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Falling LCD TV prices hurt Japanese panel makers

Continuing price reductions for flat panel TVs are good news for consumers but are forcing a big shakeup among Japanese display panel makers.

The latest sign of strain in the industry came on Monday when Fujitsu said it was selling its liquid crystal display (LCD) panel making operations to Sharp, which is already one of the world's biggest manufacturers of LCD TVs and panels.

That same day, Hitachi and Matsushita Electric Industrial (Panasonic) said they planned to work together on research and development of plasma TVs.

Last week, Fujitsu announced plans to sell over half its stake in its plasma display panel (PDP) joint venture to its partner Hitachi.

While panel prices decline, both LCD and plasma TVs sales are soaring, and will continue to rise.

Worldwide demand for LCD TVs with screen sizes over 10 inches should grow about 50 per cent per year between 2004 and 2009 from 8 million last year to 59 million units in 2009, according to the Japan Electronics and Information Technology Association (JEITA).

Plasma TV demand should grow from 2.3 million units last year to 11.6 million units in 2009, according to JEITA.

In the US, LCD TV sales doubled in 2004 to reach over 2.5 million units, and should reach nearly 4 million sets this year, according to estimates from the Consumer Electronics Association (CEA).

Plasma TV sales should nearly double to nearly 1.5 million sets this year compared to 2004, the CEA said.

Plunging panel prices caused by competition plays a big part in such sales growth, iSuppli analyst, Junzo Masuda, said. That was because panels weare the most expensive part of LCD and plasma TV sets.

In 2003, the average price for a plasma panel measuring 42-inches across the diagonal - a popular size for use in TVs - was about $US1841. Last year, this had fallen to about $US1378. The price could reach about $US1100 by the end of this year, Masuda said. Similarly, the average selling price for a LCD panel measuring 32-inches across the diagonal was about $US772 last October and could reach about $US669 by June, he said.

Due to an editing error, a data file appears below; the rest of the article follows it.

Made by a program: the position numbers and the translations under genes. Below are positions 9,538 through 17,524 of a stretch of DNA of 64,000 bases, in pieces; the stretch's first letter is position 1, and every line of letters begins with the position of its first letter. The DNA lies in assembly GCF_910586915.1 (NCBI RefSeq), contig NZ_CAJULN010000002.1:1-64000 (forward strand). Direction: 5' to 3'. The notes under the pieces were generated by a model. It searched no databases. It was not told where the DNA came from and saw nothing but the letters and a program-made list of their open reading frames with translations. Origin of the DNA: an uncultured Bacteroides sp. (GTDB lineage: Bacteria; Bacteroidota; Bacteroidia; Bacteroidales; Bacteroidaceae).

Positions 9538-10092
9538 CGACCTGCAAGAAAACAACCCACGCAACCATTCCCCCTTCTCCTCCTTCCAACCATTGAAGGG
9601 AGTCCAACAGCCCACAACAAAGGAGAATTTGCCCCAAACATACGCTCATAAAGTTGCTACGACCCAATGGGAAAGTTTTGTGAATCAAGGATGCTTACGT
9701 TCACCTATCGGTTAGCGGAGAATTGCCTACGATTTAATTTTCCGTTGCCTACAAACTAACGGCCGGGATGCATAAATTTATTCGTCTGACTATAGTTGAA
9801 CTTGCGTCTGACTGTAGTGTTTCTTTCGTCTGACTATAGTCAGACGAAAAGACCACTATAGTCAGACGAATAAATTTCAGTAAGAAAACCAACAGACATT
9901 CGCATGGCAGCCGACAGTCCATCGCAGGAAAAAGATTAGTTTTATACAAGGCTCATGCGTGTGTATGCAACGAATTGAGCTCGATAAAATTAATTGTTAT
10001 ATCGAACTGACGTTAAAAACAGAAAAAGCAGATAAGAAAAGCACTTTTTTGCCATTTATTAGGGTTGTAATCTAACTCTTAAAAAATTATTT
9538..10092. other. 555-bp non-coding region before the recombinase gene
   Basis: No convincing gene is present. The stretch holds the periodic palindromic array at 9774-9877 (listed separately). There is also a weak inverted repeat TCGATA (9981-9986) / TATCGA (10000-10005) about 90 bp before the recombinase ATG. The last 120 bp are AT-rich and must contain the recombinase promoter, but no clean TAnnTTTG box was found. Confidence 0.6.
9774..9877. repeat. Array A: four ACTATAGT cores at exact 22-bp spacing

There was a price war and the panel industry had entered a vicious cycle, he said.

Until a few years ago, panels were considered high technology and were mainly used for PCs. Now they are becoming mass-market items and retailers demand the lowest prices to pass on to consumers, who shopped around, forcing prices down further, Masuda said.

Makers either have to withdraw, like Fujitsu, or find ways to compete, he said.

Fujitsu is one example of a company with good technologies that had nowhere to go, Masuda said.

It spent heavily in both PDP and LCD research in the 1990s but didn't have a strong brand name or major TV sales outside Japan, so it had been forced out of the market. NEC, which sold its PDP business to Pioneer a year ago, is another example, he said.

Makers who choose to stay must spend billions of dollars to invest in the most efficient factories to lessen production costs. For example, Hitachi last year teamed with Matsushita Electric Industrial and Toshiba to spend about $US1 billion to build a LCD factory.

Yet even that isn't enough. Companies that just make panels or don't have large TV sales must sell to set makers who, in turn, demand the lowest prices. Those companies with strong brands could sell their sets at a small premium, said Masuda.

Monday's deal between Hitachi, which doesn't have a strong TV brand outside Japan, and Matsushita to collaborate on research, development and marketing of plasma TVs was one such example, he said.